Modern Manual Therapy Blog

@rehabscience on Instagram reviewed this great article showing 1 year of resistance training and it's effects on bone mineral density.

A rare win story, especially from new co-host, former guest and Modern Patient Education lead instructor, Andrew Rothschild. Listen as Andrew goes toe to toe with a local Sports Medicine Doc over a differential diagnosis.
Untold Physio Stories is sponsored by the EDGE Mobility System, featuring the EDGE Mobility Tool for IASTM, EDGE Mobility Bands, webinars, ebooks, Pain Science Education products and more! Check it out at .  Be sure to also connect with Dr. Erson Religioso at Modern Manual Therapy and Andrew Rothschild at Modern Patient Education.
Keeping it Eclectic...

Concussion has been a hot topic in the last few years and continues to grow in awareness, diagnostic and treatment options in the field of medicine.  Rehabilitation professionals, such as physical therapists, play a vital role in recovery from this injury and can be argued to be the best healthcare provider to aid in a progressive, graded exposure to return to sport/play.  Treating patients recovering from this injury can be challenging but our field offers us the training and ability to address the multiple dimensions of symptoms; including the oculomotor, vestibular, cervical and central impairments.
Even though concussion can be considered physiologically a “brain injury”, there is a plethora of data correlating the mechanism of injury and impulsive forces to whiplash mechanism, such as seen in a car wreck (Elkin et al 2016Alexander 2003Hynes & Dickey 2006, Morin 2016).  So not only could impulsive forces in concussion involve the head, but the neck as well (Marshall 2015Kennedy 2017).  This is not a new subject per say, but with the continued expression of “brain injury” and “central condition”; I want to express to my colleagues that symptoms of headache and dizziness could be generators of nocioception and/or alterered proprioception.  There have been some authors to go as far as suggesting concussion should be appropriately called the monikor craniocervical shaky syndrome (CCSS).
Instead of simply allowing the brain injury diagnosis sticker dampen the prognosis to allow healing to occur, it is recommended to consider the cervical spine a potential reason/cause for post-concussion persistent symptoms.  Considering dizziness after sport-related concussion is common and reported to be in 43-81% of cases (Alslaheen et al 2010Duhaime et al 2012Lau et al 2011), it is highly recommended to get the formal assessment, evidence and treatment for these patients.
Cervicogenic Dizziness Course - Integrative Clinical Concepts
Let’s move on together to aid in finding potential, pragmatic and VERY treatable region of the body.  It can be challenging to find which system is of particular importance in the driver of post-concussive symptoms, but if you think it is the cervical spine, we have the answers for you.

You can learn more about the screening and treatment process of Cervicogenic Dizzinesss through Integrative Clinical Concepts, where the authors (husband–a manual therapist a wife—a vestibular specialist), teach a very unique course combining both the theory and practice of vestibular and manual principles in their 2-day course.  Pertinent to this blog post, the 1st day includes the “Optimal Sequence Algorithm”, a multi-faceted physiotherapist diagnostic approach of Cervicogenic Dizziness, which includes ruling out central and peripheral disorders to rule in the cervical spine as driver of proprioceptive dysfunction.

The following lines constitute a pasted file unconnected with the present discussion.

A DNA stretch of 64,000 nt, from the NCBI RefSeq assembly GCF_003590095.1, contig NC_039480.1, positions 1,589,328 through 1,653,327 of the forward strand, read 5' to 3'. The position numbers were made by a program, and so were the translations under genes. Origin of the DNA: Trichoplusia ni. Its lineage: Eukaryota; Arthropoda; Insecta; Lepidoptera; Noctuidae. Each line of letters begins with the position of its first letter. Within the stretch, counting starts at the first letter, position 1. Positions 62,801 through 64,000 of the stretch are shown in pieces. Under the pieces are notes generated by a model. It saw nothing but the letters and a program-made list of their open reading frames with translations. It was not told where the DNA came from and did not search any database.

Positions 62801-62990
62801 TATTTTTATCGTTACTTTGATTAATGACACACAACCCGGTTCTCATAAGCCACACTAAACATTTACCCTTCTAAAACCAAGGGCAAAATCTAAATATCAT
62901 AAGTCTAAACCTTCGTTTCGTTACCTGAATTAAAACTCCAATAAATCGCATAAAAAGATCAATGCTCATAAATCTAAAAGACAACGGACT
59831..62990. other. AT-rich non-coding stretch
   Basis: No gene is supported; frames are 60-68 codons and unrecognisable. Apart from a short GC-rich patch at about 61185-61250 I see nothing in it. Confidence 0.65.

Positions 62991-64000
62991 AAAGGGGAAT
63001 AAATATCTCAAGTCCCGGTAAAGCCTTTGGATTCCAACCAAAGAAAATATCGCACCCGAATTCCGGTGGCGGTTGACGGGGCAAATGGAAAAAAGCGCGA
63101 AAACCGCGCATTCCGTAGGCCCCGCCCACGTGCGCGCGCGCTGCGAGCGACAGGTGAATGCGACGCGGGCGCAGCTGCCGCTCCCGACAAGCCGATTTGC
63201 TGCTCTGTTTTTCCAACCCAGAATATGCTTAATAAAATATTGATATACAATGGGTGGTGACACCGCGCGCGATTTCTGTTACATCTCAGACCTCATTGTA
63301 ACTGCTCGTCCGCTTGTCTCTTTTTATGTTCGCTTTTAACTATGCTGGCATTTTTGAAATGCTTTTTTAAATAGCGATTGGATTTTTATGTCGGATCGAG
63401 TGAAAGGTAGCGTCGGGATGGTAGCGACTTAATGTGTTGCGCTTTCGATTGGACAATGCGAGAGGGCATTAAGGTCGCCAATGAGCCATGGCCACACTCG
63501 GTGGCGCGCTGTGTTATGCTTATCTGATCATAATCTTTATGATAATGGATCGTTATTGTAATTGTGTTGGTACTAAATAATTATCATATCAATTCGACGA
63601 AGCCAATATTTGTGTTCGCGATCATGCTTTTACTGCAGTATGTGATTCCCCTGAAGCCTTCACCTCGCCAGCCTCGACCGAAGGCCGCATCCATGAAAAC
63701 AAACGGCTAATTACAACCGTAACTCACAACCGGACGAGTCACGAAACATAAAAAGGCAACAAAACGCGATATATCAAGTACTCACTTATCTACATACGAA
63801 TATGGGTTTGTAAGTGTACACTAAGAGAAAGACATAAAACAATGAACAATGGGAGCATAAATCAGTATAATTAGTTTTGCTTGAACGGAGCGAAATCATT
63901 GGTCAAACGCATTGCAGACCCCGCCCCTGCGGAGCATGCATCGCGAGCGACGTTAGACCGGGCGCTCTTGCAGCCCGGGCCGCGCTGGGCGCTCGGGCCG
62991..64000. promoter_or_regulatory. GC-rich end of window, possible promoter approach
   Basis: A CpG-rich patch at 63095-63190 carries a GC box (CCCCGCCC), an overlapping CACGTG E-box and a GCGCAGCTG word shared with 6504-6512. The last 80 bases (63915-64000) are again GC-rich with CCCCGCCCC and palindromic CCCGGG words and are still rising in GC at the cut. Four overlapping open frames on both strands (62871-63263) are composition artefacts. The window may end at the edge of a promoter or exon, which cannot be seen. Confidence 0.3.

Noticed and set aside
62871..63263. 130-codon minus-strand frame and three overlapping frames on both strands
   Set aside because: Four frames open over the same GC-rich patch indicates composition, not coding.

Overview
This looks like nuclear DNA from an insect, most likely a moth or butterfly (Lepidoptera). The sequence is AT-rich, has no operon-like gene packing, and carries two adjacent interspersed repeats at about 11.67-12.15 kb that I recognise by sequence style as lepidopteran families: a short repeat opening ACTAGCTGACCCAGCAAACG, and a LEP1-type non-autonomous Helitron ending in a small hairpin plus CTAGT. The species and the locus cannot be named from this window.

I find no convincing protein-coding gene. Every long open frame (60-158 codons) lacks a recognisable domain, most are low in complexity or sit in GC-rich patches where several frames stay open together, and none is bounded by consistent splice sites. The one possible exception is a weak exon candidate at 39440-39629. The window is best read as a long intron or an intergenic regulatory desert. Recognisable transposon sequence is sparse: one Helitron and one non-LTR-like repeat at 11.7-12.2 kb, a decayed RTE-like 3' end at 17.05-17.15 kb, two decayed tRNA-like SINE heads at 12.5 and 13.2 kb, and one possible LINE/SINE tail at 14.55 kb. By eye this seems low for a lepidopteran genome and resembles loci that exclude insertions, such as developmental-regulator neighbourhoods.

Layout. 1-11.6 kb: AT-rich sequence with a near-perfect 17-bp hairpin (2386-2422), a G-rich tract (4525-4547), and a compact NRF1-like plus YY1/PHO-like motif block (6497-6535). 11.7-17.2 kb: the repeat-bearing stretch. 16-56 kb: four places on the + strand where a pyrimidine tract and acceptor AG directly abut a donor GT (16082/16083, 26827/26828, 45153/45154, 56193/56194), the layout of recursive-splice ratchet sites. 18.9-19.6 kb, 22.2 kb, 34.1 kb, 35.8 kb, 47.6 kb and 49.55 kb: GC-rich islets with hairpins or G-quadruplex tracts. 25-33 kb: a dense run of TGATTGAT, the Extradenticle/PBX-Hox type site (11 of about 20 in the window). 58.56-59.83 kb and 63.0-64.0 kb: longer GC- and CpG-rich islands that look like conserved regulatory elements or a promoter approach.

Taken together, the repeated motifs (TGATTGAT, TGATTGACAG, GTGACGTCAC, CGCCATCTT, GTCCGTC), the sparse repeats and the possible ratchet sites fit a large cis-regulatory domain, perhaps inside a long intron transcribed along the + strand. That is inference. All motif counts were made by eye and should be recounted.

If you would like to host a course for your staff (either a vestibular, neuro, sports or ortho clinic), please do not hesitate to contact me at for more information.


Harrison N. Vaughan, PT, DPT, OCS, Dip. Osteopracic, FAAOMPT    
Instructor: Cervicogenic Dizziness for Integrative Clinical Concepts
Danielle N. Vaughan, PT, DPT, Vestibular Specialist  
Instructor: Cervicogenic Dizziness for Integrative Clinical Concepts

Want to learn in person? Attend a #manualtherapyparty! Check out our course calendar below!

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Want an approach that enhances your existing evaluation and treatment? No commercial model gives you THE answer. You need an approach that blends the modern with the old school. Live cases, webinars, lectures, Q&A, hundreds of techniques and more! Check out Modern Manual Therapy!

Keeping it Eclectic...

Eccentric heel drops are a great and evidenced way to treat achilles tendinopathy. However, many times, there is a mobility issue in ankle dorsiflexion, lateral tibial glide and/or tibial internal rotation.

Thanks to Dr. Tom Walters of Rehab Science on instagram for letting us repost his awesome videos! Make sure to follow him!

Listen in as new co-host Dr. Andrew Rothschild tells a great story about Pain Science Education going very well and simultaneously terribly!

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Untold Physio Stories is sponsored by the EDGE Mobility System, featuring the EDGE Mobility Tool for IASTM, EDGE Mobility Bands, webinars, ebooks, Pain Science Education products and more! Check it out at .  Be sure to also connect with Dr. Erson Religioso at Modern Manual Therapy and Andrew Rothschild at Modern Patient Education..

Keeping it Eclectic...

Pain is a conscious experience, so in order to understand pain, we have to dive into how consciousness works. That is one of the reasons consciousness has been given some time in past posts on noijam (here, here and here for example).